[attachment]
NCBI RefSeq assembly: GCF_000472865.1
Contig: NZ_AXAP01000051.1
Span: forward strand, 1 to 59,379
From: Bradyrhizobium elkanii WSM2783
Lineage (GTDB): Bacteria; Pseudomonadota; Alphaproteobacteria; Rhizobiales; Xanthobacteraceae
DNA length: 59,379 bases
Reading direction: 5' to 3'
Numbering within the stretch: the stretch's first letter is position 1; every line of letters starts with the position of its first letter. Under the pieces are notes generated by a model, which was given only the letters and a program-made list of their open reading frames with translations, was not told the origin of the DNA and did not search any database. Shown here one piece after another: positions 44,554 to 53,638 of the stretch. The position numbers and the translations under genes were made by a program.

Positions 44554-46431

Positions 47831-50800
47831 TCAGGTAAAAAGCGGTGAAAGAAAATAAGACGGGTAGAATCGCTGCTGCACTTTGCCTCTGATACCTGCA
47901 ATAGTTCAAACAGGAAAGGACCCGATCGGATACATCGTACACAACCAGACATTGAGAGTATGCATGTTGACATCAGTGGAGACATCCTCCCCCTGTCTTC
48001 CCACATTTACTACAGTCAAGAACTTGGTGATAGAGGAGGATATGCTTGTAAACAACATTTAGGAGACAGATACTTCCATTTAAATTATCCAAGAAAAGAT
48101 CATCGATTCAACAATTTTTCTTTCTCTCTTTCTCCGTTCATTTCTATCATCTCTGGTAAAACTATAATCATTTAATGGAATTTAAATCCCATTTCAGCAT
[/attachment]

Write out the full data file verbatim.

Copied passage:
NCBI RefSeq assembly: GCF_000472865.1
Contig: NZ_AXAP01000051.1
Span: forward strand, 1 to 59,379
From: Bradyrhizobium elkanii WSM2783
Lineage (GTDB): Bacteria; Pseudomonadota; Alphaproteobacteria; Rhizobiales; Xanthobacteraceae
DNA length: 59,379 bases
Reading direction: 5' to 3'
Numbering within the stretch: the stretch's first letter is position 1; every line of letters starts with the position of its first letter. Under the pieces are notes generated by a model, which was given only the letters and a program-made list of their open reading frames with translations, was not told the origin of the DNA and did not search any database. Shown here one piece after another: positions 44,554 to 53,638 of the stretch. The position numbers and the translations under genes were made by a program.

Positions 44554-46431

Positions 47831-50800
47831 TCAGGTAAAAAGCGGTGAAAGAAAATAAGACGGGTAGAATCGCTGCTGCACTTTGCCTCTGATACCTGCA
47901 ATAGTTCAAACAGGAAAGGACCCGATCGGATACATCGTACACAACCAGACATTGAGAGTATGCATGTTGACATCAGTGGAGACATCCTCCCCCTGTCTTC
48001 CCACATTTACTACAGTCAAGAACTTGGTGATAGAGGAGGATATGCTTGTAAACAACATTTAGGAGACAGATACTTCCATTTAAATTATCCAAGAAAAGAT
48101 CATCGATTCAACAATTTTTCTTTCTCTCTTTCTCCGTTCATTTCTATCATCTCTGGTAAAACTATAATCATTTAATGGAATTTAAATCCCATTTCAGCAT